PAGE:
House Speaker John Boehner is trying to make one last deal as he heads for the exits, pushing to finalize a far-reaching, two-year budget agreement before handing Congress’ top job over to Paul Ryan this week, congressional officials said Monday.
The deal, in concert with a must-pass increase in the federal borrowing limit, would solve the thorniest issues awaiting Ryan, who is set to be elected speaker on Thursday. It would also take budget showdowns and government shutdown fights off the table until after the 2016 presidential election, a potential boon to Republican candidates who might otherwise face uncomfortable questions about messes in the GOP-led Congress.
Congress must raise the federal borrowing limit by November 3 or risk a first-ever default, while money to pay for government operations runs out December 11 unless Congress acts. Top House and Senate aides have been meeting with White House officials in search of a deal that would give both the Pentagon and domestic agencies budget relief in exchange for cuts elsewhere in the budget.
“We’re just trying to get something done as soon as we can,” Senate Democratic Leader Harry Reid of Nevada said Monday as he left the Capitol headed for a lunch hosted by former senators at the Metropolitan Club, where President Barack Obama was also to be in attendance.
Asked whether a deal could be announced Monday or Tuesday, Reid said: “We’ll see.”
Details were sketchy but the tentative pact anticipates designating increases for the Pentagon as emergency war funds that can be made exempt from budget caps. Non-defense spending would get an increase as well, though not the full amount demanded by Obama in his February budget.
“From our perspective, ending sequester and getting a clean debt ceiling increase have long been our objectives,” a Democratic Senate aide told Business Insider. “We’re pretty optimistic we’ll achieve them and stave off current and future crises.”
Lawmakers hoped to address two other key issues as well: a shortfall looming next year in Social Security payments to the disabled and a large increase for many retirees in Medicare premiums for doctors’ visits and other outpatient care.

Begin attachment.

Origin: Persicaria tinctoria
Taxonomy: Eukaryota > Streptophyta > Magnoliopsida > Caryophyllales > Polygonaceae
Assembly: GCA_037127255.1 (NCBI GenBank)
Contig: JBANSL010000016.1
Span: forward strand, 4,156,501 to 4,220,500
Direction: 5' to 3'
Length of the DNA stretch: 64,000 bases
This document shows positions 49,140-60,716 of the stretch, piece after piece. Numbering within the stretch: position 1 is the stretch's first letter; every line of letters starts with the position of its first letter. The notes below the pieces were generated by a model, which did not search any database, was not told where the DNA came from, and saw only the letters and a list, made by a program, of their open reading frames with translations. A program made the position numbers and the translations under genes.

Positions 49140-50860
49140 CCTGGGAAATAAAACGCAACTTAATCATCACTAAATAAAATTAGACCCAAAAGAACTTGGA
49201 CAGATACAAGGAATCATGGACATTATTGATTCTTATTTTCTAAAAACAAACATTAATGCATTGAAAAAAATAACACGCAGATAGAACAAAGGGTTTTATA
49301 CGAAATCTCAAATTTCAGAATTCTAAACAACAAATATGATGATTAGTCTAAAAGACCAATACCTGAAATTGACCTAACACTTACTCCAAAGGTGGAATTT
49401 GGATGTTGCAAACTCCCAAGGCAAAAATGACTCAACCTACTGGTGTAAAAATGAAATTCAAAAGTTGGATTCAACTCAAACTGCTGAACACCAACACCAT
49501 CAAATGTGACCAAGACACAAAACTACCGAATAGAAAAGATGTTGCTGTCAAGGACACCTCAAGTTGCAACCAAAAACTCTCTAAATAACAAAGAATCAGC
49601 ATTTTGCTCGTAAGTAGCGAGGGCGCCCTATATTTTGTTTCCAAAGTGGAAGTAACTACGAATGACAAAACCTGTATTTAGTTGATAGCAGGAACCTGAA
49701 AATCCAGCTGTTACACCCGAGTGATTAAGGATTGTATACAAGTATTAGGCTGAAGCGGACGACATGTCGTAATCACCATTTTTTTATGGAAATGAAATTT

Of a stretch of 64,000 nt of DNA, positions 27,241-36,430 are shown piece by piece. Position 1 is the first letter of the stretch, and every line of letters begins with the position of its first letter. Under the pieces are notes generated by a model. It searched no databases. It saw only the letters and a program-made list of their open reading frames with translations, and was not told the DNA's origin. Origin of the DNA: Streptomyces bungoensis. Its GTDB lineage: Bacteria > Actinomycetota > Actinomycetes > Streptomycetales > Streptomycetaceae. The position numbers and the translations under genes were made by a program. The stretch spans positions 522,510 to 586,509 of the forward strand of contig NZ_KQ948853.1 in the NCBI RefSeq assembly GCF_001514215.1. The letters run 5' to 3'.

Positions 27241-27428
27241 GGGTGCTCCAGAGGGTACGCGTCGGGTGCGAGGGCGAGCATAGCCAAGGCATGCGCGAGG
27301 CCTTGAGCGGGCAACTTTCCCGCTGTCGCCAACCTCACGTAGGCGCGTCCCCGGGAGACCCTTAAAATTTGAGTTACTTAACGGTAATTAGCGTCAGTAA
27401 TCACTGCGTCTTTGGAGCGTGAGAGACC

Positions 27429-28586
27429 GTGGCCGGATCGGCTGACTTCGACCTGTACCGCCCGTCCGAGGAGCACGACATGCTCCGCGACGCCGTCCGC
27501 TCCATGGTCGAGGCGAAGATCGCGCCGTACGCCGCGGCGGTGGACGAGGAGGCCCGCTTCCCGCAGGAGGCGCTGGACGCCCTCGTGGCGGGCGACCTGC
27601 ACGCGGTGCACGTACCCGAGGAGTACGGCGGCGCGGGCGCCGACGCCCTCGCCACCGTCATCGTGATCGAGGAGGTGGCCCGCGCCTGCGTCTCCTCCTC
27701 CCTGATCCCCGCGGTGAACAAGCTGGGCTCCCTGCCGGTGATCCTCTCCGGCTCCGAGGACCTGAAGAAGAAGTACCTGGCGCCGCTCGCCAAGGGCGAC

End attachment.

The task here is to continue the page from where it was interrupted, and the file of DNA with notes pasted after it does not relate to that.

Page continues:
Officials who described the deal did so on condition of anonymity because they were not authorized to speak publicly about confidential negotiations.
Just days are left for the deal to come together before Ryan is elected on Thursday to replace Boehner, who is leaving Congress under pressure from conservative lawmakers disgusted with his history of seeking compromise and Democratic votes on issues like the budget.
The deal would make good on a promise Boehner made in the days after announcing his surprise resignation from Congress last month. He said at the time: “I don’t want to leave my successor a dirty barn. I want to clean the barn up a little bit before the next person gets there.”
White House press secretary Josh Earnest, asked about reports of the deal, told reporters Monday that since “not everything has been agreed to, that means nothing has been agreed to
The last two times the debt ceiling has been raised, Republicans and the White House have bickered over the conditions. Then, typically, faced with the potential of default on the table, Republicans cave as the deadline gets close, and House Republican leadership puts a “clean” increase of the debt limit on the floor.
This time, though, there’s a distinct difference – a simple math problem – that leaves a veil of uncertainty hanging around the looming deadline: There may not be enough House Republicans to support a “clean” increase.
A look at the math:
- The last time the debt ceiling was raised, in early 2014, only 28 House Republicans voted with virtually every Democrat. Of those 28 House Republicans, nine are gone, and many of them have been replaced by more hard-line Republicans more opposed to raising the debt limit. There are currently 188 Democrats in the House. That means if every one of those Democrats votes to raise the ceiling, Republicans need to find 30 votes to pass the bill.
“I just don’t think anyone knows what’s going to happen. The whole scenario around this debt-ceiling vote is so much different than other debt-ceiling votes – there’s not really an analog,” one GOP aide told Business Insider.